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Insulation Discussion Forum • View topic - Insulating exterior wall top plate from attic

Insulating exterior wall top plate from attic

Our "how to" video library showing you how to insulate and air seal your home. While you may decide to hire a professional be sure you understand the importance of doing the job right.

Insulating exterior wall top plate from attic

Postby SIM » Sat Jan 02, 2010 9:20 pm



The exterior wall top plate is an area that is difficult to insulate in older homes.

Typically there is a 3-4" space above the attic floor and the roof decking. Most homes have fiberglass batts rolled into the joist cavity that extends out onto the exterior top plate. The problem being that air from the soffit is free to circulate through the fiberglass batt, thus greatly reducing the R-value. Some estimates project the R-value of un-faced fiberglass batt that is exposed to horizontal air flow to be less than 1.0. Other homes with blown in cellulose or fiberglass insulation have next to no insulation near the exterior wall top plate. This is usually the result of the insulation being tapered off near the top plate, or because it fell into the soffit area.

A solution to this problematic area is to dense pack a mesh bag with cellulose and stuff it down between the attic floor joists and roof rafter channels. This will assure maximum the thickness of insulation while greatly reducing the amount of air flow through it. Remember, you can pack cellulose but you can't pack fiberglass. Packing fiberglass reduces its R-value to almost zero, especially if there is any kind of air flow through it.

You can purchase the bags from Energy Strategies: 1-920-207-9481 for about 55 cents a bag.

Many people, primarily roofers, oppose this practice of blocking a roof rafter channel because it stops the air flow in and out of the attic. But with proper air sealing of the attic floor insulation always trumps ventilation. With that said, some homeowners insist on having ventilation even at the expense of less insulation. In this case we keep the existing baffles in some channels (or even replace attic baffles with a more rigid type so the dense packed cellulose bag does not crush it when put into place).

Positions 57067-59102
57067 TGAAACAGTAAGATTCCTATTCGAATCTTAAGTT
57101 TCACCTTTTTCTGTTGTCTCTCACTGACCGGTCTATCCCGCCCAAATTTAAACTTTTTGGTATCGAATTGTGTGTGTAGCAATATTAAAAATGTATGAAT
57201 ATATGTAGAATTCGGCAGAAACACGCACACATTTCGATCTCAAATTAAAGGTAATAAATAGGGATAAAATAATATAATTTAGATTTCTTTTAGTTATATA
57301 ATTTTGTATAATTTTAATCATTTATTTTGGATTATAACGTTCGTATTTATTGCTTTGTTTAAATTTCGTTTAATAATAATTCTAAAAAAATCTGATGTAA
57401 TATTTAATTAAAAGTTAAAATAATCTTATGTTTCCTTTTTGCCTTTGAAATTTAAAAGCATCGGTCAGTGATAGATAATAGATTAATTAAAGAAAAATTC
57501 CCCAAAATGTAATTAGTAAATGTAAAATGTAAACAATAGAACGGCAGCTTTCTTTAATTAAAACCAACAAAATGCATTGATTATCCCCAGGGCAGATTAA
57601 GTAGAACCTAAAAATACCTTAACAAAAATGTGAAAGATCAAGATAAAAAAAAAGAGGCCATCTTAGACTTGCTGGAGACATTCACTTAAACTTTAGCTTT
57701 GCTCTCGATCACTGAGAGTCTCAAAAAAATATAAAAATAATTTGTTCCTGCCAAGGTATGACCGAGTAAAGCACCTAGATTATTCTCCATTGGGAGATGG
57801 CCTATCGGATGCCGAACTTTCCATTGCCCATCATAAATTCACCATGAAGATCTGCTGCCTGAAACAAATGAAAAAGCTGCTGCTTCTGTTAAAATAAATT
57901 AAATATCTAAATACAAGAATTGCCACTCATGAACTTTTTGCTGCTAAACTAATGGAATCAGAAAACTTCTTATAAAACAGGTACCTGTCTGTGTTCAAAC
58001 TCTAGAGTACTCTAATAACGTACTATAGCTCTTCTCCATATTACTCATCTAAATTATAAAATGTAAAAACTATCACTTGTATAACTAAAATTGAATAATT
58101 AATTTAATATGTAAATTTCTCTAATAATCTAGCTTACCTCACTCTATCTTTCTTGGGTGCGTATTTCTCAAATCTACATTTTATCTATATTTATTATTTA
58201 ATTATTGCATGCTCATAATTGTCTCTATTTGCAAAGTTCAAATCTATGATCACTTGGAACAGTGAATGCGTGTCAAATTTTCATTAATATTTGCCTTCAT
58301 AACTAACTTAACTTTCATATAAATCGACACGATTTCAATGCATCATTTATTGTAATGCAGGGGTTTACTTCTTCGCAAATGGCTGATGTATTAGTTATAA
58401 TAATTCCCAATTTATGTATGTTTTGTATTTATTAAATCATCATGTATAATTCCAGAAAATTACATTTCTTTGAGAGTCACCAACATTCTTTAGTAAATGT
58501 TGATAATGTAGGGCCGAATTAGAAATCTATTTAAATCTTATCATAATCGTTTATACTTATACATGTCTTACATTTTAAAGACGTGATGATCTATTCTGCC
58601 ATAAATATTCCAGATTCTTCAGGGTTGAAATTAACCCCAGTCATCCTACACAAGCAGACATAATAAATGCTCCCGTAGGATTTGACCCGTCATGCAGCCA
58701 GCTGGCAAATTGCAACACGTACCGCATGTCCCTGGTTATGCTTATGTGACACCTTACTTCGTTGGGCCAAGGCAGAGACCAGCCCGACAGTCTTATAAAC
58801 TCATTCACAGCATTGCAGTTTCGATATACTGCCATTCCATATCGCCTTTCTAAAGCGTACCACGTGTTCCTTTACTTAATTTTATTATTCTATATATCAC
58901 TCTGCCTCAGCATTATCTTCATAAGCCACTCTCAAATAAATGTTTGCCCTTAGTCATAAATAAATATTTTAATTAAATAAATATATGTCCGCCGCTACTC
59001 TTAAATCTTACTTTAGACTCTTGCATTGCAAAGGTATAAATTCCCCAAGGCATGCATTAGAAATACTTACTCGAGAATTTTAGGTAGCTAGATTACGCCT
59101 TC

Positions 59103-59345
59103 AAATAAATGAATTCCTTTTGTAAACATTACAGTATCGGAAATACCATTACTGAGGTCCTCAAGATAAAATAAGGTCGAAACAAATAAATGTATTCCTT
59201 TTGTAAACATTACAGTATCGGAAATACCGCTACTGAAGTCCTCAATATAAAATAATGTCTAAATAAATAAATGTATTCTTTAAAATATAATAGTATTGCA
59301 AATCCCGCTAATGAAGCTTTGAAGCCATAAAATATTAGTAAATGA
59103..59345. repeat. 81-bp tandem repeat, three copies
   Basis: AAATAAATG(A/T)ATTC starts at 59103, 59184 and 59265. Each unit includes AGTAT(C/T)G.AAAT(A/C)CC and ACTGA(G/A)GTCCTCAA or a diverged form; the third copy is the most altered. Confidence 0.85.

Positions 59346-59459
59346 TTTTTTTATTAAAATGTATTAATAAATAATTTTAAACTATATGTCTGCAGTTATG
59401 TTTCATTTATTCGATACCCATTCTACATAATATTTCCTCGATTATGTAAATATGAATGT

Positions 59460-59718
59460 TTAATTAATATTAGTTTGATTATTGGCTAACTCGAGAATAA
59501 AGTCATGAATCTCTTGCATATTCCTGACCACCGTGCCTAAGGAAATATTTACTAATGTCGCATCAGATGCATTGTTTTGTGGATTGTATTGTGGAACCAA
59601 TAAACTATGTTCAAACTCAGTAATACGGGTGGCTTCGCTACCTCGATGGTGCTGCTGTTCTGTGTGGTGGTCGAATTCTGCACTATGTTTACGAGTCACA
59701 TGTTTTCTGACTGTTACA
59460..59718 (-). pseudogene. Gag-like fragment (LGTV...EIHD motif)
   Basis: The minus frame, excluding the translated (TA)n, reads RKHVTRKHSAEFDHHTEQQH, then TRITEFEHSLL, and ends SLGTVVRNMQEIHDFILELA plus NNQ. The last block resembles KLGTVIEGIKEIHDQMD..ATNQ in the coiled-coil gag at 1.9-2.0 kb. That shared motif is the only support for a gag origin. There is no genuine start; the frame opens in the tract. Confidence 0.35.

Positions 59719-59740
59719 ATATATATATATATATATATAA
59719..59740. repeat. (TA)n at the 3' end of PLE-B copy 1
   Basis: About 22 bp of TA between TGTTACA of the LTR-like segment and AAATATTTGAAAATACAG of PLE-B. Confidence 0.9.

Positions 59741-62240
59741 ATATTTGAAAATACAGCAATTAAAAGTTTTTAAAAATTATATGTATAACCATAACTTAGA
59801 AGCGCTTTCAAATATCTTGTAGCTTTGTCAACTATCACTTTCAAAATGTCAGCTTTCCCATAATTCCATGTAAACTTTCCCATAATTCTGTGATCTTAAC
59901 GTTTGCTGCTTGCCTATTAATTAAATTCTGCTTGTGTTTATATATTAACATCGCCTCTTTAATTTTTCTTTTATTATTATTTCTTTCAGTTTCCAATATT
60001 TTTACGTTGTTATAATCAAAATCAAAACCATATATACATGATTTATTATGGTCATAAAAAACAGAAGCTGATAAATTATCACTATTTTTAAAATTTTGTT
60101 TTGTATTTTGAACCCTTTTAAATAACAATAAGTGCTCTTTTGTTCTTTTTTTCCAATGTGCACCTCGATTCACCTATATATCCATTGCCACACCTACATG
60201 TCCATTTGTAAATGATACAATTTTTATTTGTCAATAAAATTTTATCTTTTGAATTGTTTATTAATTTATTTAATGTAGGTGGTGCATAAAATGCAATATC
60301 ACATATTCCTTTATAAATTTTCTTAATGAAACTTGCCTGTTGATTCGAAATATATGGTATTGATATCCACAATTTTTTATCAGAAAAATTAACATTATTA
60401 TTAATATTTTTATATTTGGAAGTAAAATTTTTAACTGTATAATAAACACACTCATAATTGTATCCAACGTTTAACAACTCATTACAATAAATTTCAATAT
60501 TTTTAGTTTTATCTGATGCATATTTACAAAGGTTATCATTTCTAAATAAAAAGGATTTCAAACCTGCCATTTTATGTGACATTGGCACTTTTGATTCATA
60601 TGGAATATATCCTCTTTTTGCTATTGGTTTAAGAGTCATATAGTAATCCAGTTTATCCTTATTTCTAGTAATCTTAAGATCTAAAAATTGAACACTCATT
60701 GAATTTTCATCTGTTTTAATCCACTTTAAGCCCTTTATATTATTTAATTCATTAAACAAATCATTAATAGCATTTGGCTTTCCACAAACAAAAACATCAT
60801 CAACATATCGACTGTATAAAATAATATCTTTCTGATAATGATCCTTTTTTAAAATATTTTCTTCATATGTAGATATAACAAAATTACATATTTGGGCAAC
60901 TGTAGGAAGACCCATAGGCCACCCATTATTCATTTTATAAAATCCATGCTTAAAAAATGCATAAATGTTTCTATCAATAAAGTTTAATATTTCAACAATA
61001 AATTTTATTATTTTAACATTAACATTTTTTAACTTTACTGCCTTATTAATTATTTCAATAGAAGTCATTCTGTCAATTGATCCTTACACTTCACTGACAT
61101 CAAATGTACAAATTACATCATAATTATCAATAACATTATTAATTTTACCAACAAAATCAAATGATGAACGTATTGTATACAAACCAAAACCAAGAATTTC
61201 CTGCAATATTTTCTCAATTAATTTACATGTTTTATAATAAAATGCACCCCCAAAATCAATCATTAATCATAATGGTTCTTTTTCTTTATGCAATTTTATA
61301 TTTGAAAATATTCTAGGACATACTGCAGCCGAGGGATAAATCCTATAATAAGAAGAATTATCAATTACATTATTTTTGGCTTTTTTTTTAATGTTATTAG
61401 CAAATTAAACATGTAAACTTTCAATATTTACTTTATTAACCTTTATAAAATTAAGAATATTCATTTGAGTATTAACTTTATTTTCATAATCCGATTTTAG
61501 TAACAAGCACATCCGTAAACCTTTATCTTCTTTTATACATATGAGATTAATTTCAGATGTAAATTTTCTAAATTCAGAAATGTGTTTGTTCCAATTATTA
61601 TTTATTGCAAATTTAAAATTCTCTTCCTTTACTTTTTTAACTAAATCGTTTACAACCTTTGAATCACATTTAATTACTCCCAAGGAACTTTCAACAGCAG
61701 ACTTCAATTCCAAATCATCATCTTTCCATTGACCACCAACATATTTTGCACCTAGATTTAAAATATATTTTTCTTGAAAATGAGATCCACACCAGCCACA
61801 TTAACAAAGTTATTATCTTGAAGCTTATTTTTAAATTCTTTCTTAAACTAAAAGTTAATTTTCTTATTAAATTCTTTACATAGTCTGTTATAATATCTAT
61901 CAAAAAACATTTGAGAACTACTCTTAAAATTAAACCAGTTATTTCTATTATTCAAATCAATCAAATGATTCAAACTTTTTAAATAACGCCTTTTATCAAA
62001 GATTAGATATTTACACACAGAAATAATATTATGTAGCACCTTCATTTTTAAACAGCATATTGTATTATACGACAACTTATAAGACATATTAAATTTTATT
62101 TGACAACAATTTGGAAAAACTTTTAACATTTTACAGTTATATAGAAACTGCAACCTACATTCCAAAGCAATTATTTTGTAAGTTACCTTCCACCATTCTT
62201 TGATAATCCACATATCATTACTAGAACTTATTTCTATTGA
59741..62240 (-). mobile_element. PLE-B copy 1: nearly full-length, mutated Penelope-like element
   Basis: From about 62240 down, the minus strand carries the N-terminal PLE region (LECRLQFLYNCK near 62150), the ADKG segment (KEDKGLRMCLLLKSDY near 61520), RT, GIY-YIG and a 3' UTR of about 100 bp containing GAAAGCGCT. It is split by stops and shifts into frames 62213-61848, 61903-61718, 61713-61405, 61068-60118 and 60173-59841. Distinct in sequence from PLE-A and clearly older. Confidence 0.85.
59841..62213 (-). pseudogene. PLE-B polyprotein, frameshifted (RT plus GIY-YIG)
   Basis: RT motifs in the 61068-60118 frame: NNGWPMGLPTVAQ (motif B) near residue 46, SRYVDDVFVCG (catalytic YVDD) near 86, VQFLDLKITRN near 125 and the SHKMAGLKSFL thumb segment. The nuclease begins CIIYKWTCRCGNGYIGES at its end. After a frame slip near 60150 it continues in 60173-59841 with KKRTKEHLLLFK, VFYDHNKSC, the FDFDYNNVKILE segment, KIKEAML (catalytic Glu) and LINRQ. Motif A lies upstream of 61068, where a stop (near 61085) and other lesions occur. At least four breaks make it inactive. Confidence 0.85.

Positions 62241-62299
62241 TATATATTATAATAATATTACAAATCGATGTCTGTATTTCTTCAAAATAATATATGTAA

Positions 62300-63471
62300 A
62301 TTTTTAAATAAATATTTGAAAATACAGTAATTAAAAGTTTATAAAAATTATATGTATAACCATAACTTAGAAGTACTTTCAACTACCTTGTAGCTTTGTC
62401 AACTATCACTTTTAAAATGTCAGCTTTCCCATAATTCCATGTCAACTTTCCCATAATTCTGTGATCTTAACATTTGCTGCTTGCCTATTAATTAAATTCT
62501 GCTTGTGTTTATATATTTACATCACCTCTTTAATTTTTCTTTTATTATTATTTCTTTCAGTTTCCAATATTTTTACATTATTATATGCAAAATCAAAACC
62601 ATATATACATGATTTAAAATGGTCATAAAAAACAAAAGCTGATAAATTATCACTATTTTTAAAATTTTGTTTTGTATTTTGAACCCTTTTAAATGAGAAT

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Re: Insulating exterior wall top plate from attic

Postby focusonenergy » Sun Jan 17, 2010 11:50 am

Nice video. Too bad so many homes still have the exterior wall top plates insulated with fiberglass batts. Foam and these dense packed cellulose bags are the only way to do the job right.
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Re: Insulating exterior wall top plate from attic

Postby Jackofalltrades » Thu Jan 21, 2010 12:18 am

Sweeeeeeeeeeeeet! Nice idea for a truly difficult area that most people can't appreciate.
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Re: Insulating exterior wall top plate from attic

Postby catchley » Mon Feb 01, 2010 5:00 pm

I'm an amateur DIY'er and watching this video truly has me confused with the information I've been given. I understand the importance of insulating the exterior wall top plate but I've also been admonished to be sure to leave the soffit open to provide proper air flow in the attic. Is there not a way to achieve both? What effect does sealing off the soffit in this manner have on the goal of providing adequate air flow in the attic. And then there's the question of what constitutes "adequate" air flow in the attic...how much air flow is needed? Doesn't the method in this video produce the possibility of warming the roof at the point of contact - some heat will undoubtedly transfer through the dense pack bag and warm the roof?